Although it is evident in routine decision-making and a crucial vehicle of rationalization, commensuration as a general social process has been given little consideration by sociologists. This article defines commensuration as the comparison of different entities according to a common metric, notes commensuration's long history as an instrument of social thought, analyzes commensuration as a mode of power, and discusses the cognitive and political stakes inherent in calling something incommensurable. We provide a framework for future empirical study of commensuration and demonstrate how this analytic focus can inform established fields of sociological inquiry.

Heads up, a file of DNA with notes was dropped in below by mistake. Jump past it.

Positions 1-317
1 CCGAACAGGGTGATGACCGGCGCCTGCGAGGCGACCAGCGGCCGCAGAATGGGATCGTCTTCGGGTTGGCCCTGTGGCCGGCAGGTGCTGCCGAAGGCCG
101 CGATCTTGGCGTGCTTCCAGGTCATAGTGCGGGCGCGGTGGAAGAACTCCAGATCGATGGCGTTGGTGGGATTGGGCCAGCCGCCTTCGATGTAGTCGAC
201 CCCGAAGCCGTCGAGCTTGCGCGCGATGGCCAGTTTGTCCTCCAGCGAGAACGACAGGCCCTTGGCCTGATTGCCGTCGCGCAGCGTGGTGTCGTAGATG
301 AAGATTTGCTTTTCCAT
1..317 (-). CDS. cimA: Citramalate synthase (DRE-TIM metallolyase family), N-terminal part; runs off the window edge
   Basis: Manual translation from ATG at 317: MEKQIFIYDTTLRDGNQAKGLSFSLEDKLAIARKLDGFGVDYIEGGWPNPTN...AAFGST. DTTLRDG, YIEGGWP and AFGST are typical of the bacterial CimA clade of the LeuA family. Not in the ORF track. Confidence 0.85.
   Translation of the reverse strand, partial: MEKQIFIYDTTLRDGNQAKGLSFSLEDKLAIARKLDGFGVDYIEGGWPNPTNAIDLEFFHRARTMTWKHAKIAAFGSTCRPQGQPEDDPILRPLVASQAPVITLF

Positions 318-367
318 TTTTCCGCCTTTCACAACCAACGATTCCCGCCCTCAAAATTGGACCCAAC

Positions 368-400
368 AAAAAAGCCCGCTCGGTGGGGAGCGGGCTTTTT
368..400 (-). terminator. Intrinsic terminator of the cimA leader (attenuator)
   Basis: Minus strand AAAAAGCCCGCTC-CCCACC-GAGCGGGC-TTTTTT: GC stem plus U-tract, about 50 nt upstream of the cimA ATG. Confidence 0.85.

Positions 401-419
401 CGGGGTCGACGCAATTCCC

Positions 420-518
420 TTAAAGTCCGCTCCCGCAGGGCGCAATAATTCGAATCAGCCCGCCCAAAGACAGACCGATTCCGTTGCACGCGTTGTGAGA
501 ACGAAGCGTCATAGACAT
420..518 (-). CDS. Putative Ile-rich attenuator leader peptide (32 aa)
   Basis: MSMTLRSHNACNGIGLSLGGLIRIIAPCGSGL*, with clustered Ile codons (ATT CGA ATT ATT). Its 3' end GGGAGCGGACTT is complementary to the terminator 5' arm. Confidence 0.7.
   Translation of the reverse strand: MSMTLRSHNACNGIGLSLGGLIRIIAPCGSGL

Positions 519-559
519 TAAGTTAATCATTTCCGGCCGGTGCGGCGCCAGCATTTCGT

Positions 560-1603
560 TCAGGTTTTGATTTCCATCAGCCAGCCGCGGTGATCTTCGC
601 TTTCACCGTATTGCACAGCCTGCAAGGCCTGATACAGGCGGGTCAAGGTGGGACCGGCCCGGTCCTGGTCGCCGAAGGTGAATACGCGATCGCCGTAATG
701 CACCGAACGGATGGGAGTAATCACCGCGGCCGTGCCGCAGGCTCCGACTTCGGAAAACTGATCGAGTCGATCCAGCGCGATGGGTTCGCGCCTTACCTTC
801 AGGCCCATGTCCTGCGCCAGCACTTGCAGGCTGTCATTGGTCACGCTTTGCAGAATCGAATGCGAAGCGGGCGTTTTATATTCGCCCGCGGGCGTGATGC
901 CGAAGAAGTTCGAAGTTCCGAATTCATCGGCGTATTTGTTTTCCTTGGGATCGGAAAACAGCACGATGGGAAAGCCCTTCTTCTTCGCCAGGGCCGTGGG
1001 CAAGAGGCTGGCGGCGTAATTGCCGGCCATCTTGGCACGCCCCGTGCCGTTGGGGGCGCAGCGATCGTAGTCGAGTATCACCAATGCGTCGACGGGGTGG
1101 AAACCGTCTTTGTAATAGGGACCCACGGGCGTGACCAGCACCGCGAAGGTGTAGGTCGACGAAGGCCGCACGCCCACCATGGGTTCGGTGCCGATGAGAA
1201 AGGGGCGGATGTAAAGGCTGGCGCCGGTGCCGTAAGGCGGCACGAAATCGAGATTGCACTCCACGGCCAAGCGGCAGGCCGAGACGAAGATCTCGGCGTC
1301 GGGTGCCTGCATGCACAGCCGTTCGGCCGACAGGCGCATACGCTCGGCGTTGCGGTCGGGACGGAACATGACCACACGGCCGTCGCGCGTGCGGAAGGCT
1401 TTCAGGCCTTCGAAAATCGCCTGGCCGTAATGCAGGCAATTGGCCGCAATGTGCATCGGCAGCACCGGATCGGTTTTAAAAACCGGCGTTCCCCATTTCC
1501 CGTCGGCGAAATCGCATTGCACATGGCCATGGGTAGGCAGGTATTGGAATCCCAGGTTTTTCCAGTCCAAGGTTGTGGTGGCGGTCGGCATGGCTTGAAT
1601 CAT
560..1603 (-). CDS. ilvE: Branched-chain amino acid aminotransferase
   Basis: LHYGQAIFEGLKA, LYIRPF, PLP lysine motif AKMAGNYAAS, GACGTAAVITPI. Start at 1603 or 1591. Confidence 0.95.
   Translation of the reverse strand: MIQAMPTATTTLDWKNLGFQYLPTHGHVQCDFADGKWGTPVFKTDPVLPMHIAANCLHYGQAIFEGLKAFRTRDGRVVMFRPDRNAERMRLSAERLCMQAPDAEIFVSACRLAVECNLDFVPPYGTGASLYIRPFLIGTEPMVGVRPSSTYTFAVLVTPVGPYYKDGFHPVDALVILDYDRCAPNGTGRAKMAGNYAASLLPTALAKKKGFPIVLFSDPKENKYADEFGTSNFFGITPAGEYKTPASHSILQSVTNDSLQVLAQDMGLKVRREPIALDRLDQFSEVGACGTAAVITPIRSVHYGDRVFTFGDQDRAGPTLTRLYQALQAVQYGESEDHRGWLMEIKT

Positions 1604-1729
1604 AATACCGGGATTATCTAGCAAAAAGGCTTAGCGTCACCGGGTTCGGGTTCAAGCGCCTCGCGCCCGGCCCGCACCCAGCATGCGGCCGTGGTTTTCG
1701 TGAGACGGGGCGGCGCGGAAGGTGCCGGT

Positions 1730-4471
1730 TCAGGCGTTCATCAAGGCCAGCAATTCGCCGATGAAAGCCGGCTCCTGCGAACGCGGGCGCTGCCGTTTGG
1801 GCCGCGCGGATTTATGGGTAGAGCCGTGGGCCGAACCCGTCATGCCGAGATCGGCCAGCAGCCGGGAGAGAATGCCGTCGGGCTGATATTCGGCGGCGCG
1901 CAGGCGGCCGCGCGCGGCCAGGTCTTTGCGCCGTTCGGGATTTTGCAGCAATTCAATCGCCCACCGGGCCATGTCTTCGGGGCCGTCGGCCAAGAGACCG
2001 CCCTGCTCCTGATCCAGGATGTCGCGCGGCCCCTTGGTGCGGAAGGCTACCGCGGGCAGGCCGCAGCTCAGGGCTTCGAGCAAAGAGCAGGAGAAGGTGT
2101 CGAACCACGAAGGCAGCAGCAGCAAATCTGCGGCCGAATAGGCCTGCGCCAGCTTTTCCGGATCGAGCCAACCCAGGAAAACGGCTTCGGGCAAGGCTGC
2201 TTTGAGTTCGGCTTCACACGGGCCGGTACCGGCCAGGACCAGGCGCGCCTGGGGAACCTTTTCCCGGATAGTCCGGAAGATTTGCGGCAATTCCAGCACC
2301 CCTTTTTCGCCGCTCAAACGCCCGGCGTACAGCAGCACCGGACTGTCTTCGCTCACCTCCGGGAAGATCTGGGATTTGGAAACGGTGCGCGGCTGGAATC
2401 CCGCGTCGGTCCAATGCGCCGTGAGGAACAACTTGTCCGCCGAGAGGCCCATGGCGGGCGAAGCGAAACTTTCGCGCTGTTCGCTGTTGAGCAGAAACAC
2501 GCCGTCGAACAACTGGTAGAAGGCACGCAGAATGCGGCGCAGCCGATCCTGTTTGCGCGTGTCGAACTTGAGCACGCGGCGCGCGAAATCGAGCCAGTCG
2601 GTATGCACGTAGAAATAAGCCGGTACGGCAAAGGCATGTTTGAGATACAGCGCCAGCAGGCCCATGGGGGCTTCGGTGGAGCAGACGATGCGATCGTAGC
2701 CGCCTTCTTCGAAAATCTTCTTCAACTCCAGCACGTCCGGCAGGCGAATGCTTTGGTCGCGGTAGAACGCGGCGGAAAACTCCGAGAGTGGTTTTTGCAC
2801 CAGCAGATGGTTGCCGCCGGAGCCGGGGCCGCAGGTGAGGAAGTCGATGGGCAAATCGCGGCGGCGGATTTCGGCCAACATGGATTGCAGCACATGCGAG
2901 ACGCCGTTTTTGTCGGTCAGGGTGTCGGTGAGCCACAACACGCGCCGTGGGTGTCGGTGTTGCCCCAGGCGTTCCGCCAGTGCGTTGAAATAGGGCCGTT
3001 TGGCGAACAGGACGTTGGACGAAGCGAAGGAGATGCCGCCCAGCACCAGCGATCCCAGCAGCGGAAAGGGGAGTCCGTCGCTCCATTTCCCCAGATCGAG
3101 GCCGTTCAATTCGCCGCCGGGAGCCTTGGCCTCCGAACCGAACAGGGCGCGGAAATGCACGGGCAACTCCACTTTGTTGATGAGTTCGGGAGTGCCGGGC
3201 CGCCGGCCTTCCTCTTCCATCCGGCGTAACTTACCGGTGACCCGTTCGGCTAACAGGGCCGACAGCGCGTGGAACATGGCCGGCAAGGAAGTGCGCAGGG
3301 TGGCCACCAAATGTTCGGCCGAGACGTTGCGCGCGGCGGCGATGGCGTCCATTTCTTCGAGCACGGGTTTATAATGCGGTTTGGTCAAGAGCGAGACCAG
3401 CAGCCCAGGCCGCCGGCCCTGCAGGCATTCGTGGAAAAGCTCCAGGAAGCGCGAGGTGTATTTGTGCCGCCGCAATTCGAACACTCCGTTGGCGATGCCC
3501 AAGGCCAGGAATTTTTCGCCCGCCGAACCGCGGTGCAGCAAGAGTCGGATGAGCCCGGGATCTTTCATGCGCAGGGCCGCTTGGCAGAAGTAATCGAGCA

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  • Article Type: Review Article
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